Nail Art

 

Nail art is a creative way to paint, decorate, enhance, and embellish nails. It is a type of artwork that can be done on fingernails and toenails, usually after manicures or pedicuresManicures and pedicures are beauty treatments that trim, shape, and polish the nails. Often, these procedures remove the cuticles and soften the skin around the nails. Types of manicures can vary from polish on natural nails to dipping powder and acrylic nails.

Nail art – Wikipedia

 

Natural French Manicure
Nail art - Wikipedia

 

History

Nail art – Wikipedia

The exact origin of nail treatments is unclear, since it appears to have originated in different parts of the world around the same time. In ancient Egypt, from 5000 to 3000 BC, women would dye their nails with henna to indicate social status and seductiveness. Women of the lower class wore pastel and neutral shades, while the upper classes wore deep, bright shades. In Babylonia, 3200 BC, men, not women, painted their nails with black and green kohl, an ancient cosmetic. To prepare for war, warriors of Babylon spent hours having their nails prepared, hair curled, and other similar beauty treatments. As in ancient Egypt, nail color indicated one’s status, black for noblemen and green for the common man. Around the same time, 3000 BC, the first nail polish originated in ancient China.[1] It was made from beeswax, egg whites, gelatinvegetable dyes, and gum arabic. Chinese dipped their nails in this mixture for several hours or left it on to dry. Colors ranged from pink to red, depending on the mixture of the ingredients. During the Zhou Dynasty, 600 BC, royalty used this simple nail polish with gold and silver dust on their nails to show their social status.[citation needed]

The Ming dynasty (1368-1644) was known for extremely long nails.[2] Sometimes, these nails were protected by gold- and jewel-encrusted nail guards. Servants performed personal chores for the royals so their nails did not break or become damaged.[3] Empress Dowager Cixi of China, who ruled from 1835 to 1908, was known for her outrageous nails. Many photos show the empress with 6-inch-long gold guards protecting her long nails.[4] All of the aforementioned did not use nail art as it is widely known today, only stained, dyed, or dusted the fingernails and toenails.[5] The first actual record of nail art was from the short-lived Inca Empire (1438-1533), which at that time was one of the largest empires in South America. Incas decorated their nails by painting eagles on them.[6] In 1770, the first fancy gold and silver manicure sets were created. French King Louis XVI, who ruled from 1774 until his deposition in 1792, always had his nails taken care of using these sets.[citation needed]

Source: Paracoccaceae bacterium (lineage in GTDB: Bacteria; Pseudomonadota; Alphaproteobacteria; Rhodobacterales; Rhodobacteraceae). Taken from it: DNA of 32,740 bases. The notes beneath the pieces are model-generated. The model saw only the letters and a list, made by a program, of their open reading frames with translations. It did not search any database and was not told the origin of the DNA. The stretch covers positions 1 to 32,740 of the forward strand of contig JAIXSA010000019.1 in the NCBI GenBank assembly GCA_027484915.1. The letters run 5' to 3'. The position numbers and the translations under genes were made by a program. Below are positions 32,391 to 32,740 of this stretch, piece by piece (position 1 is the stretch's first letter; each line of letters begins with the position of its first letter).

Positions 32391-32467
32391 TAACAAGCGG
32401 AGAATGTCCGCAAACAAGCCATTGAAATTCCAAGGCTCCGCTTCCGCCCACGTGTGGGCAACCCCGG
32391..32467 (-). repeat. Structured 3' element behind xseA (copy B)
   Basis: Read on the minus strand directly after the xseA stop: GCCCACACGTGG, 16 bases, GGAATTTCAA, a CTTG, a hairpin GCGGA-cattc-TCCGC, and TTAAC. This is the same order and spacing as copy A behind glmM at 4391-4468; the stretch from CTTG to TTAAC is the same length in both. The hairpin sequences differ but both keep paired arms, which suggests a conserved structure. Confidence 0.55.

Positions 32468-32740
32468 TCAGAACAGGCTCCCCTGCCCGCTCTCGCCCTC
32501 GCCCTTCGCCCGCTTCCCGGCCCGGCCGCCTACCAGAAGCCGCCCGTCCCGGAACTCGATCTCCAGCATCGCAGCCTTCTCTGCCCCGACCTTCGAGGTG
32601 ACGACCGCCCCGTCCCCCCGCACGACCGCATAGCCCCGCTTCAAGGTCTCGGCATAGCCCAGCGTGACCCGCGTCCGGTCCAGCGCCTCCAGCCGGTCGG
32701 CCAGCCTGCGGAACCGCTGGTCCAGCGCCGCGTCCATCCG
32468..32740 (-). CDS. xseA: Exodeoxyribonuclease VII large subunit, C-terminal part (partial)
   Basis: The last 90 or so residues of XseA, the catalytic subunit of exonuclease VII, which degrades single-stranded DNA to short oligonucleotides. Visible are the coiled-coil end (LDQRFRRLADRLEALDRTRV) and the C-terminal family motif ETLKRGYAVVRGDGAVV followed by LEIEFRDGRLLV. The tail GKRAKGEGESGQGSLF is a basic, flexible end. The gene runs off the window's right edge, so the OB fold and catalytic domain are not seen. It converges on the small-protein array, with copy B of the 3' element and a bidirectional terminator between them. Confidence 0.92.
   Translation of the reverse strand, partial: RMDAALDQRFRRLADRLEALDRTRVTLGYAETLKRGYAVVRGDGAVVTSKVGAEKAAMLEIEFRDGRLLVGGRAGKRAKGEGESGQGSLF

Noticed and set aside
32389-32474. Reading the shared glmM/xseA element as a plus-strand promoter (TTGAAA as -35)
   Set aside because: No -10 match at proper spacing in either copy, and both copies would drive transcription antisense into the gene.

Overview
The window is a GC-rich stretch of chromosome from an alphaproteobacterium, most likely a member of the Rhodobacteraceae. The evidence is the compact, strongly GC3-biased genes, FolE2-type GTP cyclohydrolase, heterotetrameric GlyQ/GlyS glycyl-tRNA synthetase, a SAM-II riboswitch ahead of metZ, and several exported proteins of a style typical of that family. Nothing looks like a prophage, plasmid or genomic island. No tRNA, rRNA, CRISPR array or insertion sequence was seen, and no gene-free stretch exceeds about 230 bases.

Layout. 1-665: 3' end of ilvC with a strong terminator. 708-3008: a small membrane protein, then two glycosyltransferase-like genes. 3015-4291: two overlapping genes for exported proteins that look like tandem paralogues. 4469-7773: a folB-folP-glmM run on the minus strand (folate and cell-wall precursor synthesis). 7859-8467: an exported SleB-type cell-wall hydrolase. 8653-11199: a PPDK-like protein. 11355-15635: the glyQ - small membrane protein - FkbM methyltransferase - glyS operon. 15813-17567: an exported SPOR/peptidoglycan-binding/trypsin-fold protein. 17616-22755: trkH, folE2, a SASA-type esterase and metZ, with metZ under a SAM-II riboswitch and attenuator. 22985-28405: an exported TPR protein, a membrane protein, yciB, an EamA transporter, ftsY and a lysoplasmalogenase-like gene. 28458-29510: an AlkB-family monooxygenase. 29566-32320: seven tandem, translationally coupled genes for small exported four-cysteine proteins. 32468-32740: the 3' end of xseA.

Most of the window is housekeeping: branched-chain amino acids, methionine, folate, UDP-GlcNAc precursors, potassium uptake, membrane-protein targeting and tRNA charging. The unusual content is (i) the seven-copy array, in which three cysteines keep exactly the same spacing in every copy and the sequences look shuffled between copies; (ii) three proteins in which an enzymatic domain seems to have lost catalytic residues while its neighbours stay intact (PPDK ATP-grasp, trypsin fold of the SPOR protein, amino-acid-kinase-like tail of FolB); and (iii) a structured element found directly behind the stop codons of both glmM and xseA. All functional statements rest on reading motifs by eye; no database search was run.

In the early 1800s, the modern manicure developed with the invention of the orange stick, a thin wooden stick with one pointy end, usually made from orange wood.[7] It was invented in 1830, by Dr. Sitts, a European podiatrist, who adapted a dental tool for manicure purposes. Previous to this invention, people used acid, a metal rod, and scissors to shape and trim the nails. In 1892, Dr. Sitts’ niece invented a nail-care line for women of any social class, which eventually reached United States salons.[8] Prior to then, women had short, almond-shaped nails and often used oils for additional shine or tint. Not long after, in 1907, the first liquid nail polish was invented, although it was colorless. Soon thereafter, it was available in variety of different colors.[9] In 1925, the lunar manicure (today known as the half-moon manicure) was seen everywhere. Reds and pinks were used on the nail bed, while avoiding the area around the cuticles.[10] Then again in 1970s, the natural look was back in fashion and preferred by many women, but only for a short time.[11] The French manicure style was created in Paris in 1976 by Jeff Pink, who was the founder of the Los Angeles-based cosmetic company ORLY.[12] Nail painting came back in vogue in the 1980s and since then has been extremely popular.[11]

Nail Protectors

Nail art – Wikipedia

 

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